Tourism from Russia worst-hit, Denmark least
According to a newly-released report from the economics department at Landsbankinn, “this development can be attributed to the COVID-19 pandemic which has temporarily halted the global tourism industry.”
Danes still visited
The number of Danish tourists in Iceland crumbled by a comparatively modest 52.8 percent between years. There were 60 percent fewer Swiss tourists and 61.1 percent fewer British.
The number of Russians was worst-hit: 88.8 percent lower than 2019—though that is partially also attributed to the weaker rouble exchange rate. The next-largest drop was among American tourists. 88.7 percent fewer Americans visited last year than the year before.
The Landsbankinn report says that Iceland ranks roughly in the middle among other countries. “When looking at the arrival of tourists here to Iceland by air, we are in the middle of the distribution compared to other countries.”
Examples of countries that saw smaller decreases include: Mexico (47 percent), New Zealand (57 percent), the Netherlands (60 percent), and Russia (62 percent).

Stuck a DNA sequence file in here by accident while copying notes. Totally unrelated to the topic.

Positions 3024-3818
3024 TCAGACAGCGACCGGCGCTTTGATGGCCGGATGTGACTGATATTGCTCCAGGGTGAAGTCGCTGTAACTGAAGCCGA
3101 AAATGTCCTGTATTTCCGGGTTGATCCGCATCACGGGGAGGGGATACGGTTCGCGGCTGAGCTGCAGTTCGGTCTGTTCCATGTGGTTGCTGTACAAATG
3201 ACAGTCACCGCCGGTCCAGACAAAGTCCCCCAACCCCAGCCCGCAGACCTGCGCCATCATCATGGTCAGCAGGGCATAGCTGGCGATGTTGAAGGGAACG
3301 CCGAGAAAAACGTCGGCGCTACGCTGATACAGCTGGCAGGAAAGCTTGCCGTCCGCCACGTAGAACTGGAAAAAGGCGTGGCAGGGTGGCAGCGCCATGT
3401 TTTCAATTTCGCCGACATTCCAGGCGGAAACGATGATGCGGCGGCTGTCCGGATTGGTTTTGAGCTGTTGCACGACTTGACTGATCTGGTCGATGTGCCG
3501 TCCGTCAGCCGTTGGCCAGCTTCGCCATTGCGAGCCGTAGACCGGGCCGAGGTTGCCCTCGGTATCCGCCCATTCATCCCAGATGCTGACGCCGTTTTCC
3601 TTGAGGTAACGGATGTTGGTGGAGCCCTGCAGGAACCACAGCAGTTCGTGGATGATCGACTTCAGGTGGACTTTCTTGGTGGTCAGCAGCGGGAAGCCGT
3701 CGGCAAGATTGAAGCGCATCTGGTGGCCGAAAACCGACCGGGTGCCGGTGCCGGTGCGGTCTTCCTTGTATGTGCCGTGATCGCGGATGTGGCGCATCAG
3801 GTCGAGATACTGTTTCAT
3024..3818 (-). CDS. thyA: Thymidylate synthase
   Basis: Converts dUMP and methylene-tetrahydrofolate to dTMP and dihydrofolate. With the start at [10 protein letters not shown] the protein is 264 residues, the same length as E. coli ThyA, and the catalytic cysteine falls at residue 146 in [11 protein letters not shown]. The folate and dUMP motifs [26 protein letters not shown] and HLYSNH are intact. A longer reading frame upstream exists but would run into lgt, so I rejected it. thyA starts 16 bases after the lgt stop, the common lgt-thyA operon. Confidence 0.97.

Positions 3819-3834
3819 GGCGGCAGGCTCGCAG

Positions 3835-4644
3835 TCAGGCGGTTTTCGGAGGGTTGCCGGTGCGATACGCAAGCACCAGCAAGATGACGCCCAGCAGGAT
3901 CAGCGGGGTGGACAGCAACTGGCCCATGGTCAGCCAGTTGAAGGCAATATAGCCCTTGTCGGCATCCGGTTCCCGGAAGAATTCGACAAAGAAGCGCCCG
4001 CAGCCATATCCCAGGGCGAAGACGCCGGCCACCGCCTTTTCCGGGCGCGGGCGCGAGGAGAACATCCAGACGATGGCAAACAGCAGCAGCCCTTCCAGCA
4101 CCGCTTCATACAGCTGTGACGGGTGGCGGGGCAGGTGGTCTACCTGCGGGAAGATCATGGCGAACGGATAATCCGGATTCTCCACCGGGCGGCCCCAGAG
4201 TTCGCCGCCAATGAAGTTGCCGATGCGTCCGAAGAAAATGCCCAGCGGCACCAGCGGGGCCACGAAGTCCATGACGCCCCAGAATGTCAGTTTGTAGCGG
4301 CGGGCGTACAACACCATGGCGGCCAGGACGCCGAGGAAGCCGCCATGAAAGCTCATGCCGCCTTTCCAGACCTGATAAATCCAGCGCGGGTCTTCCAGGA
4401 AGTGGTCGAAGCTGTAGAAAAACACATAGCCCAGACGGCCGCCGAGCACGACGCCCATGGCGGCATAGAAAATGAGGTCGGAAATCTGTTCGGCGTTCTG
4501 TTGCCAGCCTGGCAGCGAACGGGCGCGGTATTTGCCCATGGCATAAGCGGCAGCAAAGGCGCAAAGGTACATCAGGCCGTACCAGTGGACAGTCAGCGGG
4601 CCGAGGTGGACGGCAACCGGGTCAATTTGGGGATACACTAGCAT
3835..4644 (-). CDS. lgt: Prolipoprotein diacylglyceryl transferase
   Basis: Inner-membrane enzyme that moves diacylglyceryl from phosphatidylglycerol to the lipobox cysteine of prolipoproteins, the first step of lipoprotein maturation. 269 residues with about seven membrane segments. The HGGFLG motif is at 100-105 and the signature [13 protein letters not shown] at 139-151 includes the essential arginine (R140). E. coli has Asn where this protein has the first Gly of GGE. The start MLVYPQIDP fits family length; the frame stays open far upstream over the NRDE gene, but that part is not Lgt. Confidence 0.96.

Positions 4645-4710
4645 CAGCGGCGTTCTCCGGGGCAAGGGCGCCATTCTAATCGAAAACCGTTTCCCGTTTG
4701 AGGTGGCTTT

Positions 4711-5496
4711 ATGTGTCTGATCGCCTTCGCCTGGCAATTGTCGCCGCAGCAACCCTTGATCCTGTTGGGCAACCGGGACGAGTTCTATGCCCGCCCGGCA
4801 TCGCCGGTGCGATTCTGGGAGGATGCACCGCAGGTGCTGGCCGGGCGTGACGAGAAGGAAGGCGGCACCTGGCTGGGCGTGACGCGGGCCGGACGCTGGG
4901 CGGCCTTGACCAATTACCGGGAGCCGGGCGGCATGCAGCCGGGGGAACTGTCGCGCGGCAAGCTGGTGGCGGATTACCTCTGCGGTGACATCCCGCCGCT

Examples of countries that saw larger decreases include: Taiwan (85 percent), Japan (84 percent), Greece (77 percent), and the USA (72 percent).
Uncertain year ahead
The bank’s national economic forecast from October predicted 650,000 tourists would visit Iceland in 2021. The latest report says that figure remains highly uncertain: “Most home countries of the tourists that have visited the country in recent years have started vaccinating their citizens, but a lot of work remains in order to achieve herd immunity in our main trading countries and it is unclear when that will be achieved. That uncertainty mainly centres on when all the vaccine that has been ordered will be delivered,” the report states.